This work describes the optimization of the recently proposed fluid management methodology single interface flow analysis (SIFA) using chemometrics modelling. The influence of the most important physical and hydrodynamic flow parameters of SIFA systems on the axial dispersion coefficients estimated with the axially dispersed plug-flow model, was evaluated with chemometrics linear (multivariate linear regression) and non-linear (simple multiplicative and feed-forward neural networks) models. A D-optimal experimental design built with three reaction coil properties (length, configuration and internal diameter), flow-cell volume and flow rate, was adopted to generate the experimental data. Bromocresol green was used as the dye solution and the analytical signals were monitored by spectrophotometric detection at 614 nm. Results demonstrate that, independent of the model type, the statistically relevant parameters were the reactor coil length and internal diameter and the flow rate. The linear and non-linear multiplicative models were able to estimate the axial dispersion coefficient with validation r(2)=0.86. Artificial neural networks estimated the same parameter with an increased accuracy (r(2)=0.93), demonstrating that relations between the physical parameters and the dispersion phenomena are highly non-linear. The analysis of the response surface control charts simulated with the developed models allowed the interpretation of the relationships between the physical parameters and the dispersion processes. PMID:20206008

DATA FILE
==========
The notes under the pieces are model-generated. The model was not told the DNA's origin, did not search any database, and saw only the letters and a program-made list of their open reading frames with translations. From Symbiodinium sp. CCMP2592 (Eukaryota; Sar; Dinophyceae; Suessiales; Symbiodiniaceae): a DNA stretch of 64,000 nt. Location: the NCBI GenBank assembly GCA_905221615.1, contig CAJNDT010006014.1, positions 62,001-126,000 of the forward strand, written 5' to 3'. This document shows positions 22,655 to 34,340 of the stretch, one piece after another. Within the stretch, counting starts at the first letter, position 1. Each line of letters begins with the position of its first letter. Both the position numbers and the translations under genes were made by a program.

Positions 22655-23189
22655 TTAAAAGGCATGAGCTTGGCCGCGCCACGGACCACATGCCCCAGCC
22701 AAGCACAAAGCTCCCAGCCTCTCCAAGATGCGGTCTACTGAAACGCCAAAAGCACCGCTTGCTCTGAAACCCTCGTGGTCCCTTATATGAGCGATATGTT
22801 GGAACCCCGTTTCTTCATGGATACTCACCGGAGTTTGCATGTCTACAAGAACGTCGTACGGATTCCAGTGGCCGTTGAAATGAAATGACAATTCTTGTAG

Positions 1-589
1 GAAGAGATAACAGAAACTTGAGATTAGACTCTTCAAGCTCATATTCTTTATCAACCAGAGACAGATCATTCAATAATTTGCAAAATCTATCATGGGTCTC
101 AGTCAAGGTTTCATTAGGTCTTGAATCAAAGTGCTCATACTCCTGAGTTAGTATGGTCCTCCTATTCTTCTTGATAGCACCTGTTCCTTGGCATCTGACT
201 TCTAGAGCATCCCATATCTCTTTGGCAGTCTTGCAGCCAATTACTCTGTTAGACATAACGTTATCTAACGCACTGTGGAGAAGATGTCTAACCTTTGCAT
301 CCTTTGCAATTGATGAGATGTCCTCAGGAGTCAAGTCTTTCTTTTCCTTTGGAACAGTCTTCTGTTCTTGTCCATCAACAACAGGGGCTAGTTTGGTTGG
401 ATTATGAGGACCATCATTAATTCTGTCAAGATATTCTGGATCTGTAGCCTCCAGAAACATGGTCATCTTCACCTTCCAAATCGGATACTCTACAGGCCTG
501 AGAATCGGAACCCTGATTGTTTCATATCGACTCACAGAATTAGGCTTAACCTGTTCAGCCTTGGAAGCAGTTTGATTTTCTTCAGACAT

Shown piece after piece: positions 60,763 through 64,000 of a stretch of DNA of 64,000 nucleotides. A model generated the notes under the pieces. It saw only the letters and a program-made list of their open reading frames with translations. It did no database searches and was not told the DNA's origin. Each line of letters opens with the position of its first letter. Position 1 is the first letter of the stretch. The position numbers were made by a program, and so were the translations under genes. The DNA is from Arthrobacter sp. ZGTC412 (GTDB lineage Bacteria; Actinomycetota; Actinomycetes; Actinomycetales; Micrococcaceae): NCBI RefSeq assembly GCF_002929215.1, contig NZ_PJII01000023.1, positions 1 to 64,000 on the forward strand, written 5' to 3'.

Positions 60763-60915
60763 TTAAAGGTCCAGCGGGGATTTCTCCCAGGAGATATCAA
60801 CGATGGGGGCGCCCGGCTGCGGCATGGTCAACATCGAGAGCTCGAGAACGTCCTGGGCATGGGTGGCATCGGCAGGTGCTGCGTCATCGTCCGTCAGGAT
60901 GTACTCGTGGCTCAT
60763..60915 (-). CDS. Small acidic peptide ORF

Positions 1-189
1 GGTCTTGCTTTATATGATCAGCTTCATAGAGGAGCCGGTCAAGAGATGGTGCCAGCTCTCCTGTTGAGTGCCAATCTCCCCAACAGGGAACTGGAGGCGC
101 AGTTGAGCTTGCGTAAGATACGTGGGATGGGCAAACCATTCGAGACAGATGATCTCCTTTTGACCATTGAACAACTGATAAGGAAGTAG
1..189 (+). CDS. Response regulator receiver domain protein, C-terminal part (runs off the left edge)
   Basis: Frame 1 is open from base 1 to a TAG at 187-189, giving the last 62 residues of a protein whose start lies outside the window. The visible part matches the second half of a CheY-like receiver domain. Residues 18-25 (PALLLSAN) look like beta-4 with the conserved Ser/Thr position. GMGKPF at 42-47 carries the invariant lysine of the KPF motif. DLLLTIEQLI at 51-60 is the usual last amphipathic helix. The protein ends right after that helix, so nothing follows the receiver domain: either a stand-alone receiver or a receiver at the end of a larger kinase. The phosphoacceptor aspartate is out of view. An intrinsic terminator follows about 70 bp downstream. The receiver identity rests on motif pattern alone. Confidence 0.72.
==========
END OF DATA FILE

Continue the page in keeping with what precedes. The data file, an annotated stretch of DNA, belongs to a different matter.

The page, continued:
18. Modeling primary atomization and interface evaporation in turbulent two-phase flows by

    E-print Network

    Helluy, Philippe

    Outline Modeling primary atomization and interface evaporation in turbulent two-phase flows Modeling Spray Primary Breakup Modeling approach split into primary & secondary atomization track for secondary breakup couple with secondary atomization models Goal: understand the complex breakup mechanisms

  19. MobiGUITAR A Tool for Automated Model-Based Testing of Mobile Apps

    E-print Network

    Memon, Atif M.

    MobiGUITAR ­ A Tool for Automated Model-Based Testing of Mobile Apps Domenico Amalfitano, Anna Rita that mobile platforms are largely adopted because of the apps they offer [1], [2]. The issue of app quality testing, one of the most frequently used QA techniques, even in the mobile app context. A relevant family

  20. Automated substrate resistance extraction in nanoscale VLSI by exploiting a geometry-based analytical model

    Microsoft Academic Search

    Yiorgos I. Bontzios; Michael G. Dimopoulos; Alkis A. Hatzopoulos

    2011-01-01

    In this work, a new automated method for determining the substrate resistance is presented. It exploits a geometric formulation of the current streamlines between coupled structures and builds an analytical model for the substrate resistance. Both simulation and measurement data are utilized in order to show the validity of the proposed scheme. The measurement data are obtained from a fabricated

  1. An automated design flow from linguistic models to piecewise polynomial digital circuits

    Microsoft Academic Search

    Iluminada Baturone; Santiago Sánchez-Solano; Andrés A. Gersnoviez; María Brox

    2010-01-01

    This paper describes how the different CAD tools of the environment Xfuzzy 3, developed in Microelectronics Institute of Seville and University of Seville, allow to translate expressive linguistic models into mathematical ones, in particular, into a combination of piecewise polynomial systems that can be implemented efficiently in hardware. The new synthesis tool of Xfuzzy 3 automates communication with Xilinx System